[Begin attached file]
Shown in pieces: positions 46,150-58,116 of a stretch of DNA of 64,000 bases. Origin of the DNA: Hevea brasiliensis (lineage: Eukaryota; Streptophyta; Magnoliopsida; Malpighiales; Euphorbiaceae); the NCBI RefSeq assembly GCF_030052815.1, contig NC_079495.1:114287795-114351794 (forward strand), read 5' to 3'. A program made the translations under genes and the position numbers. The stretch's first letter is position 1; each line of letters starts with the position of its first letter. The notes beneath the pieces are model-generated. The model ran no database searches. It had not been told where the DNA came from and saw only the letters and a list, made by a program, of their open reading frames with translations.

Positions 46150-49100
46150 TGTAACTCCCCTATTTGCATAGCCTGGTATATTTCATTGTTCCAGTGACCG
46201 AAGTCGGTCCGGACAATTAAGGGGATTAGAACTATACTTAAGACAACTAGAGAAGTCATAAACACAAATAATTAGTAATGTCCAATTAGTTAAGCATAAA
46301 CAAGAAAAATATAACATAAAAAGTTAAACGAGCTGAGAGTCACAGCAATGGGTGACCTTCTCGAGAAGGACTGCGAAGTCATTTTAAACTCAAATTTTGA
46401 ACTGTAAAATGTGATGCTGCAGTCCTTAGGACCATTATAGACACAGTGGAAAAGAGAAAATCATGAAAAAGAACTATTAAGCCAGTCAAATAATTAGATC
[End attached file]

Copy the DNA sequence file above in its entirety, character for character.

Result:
Shown in pieces: positions 46,150-58,116 of a stretch of DNA of 64,000 bases. Origin of the DNA: Hevea brasiliensis (lineage: Eukaryota; Streptophyta; Magnoliopsida; Malpighiales; Euphorbiaceae); the NCBI RefSeq assembly GCF_030052815.1, contig NC_079495.1:114287795-114351794 (forward strand), read 5' to 3'. A program made the translations under genes and the position numbers. The stretch's first letter is position 1; each line of letters starts with the position of its first letter. The notes beneath the pieces are model-generated. The model ran no database searches. It had not been told where the DNA came from and saw only the letters and a list, made by a program, of their open reading frames with translations.

Positions 46150-49100
46150 TGTAACTCCCCTATTTGCATAGCCTGGTATATTTCATTGTTCCAGTGACCG
46201 AAGTCGGTCCGGACAATTAAGGGGATTAGAACTATACTTAAGACAACTAGAGAAGTCATAAACACAAATAATTAGTAATGTCCAATTAGTTAAGCATAAA
46301 CAAGAAAAATATAACATAAAAAGTTAAACGAGCTGAGAGTCACAGCAATGGGTGACCTTCTCGAGAAGGACTGCGAAGTCATTTTAAACTCAAATTTTGA
46401 ACTGTAAAATGTGATGCTGCAGTCCTTAGGACCATTATAGACACAGTGGAAAAGAGAAAATCATGAAAAAGAACTATTAAGCCAGTCAAATAATTAGATC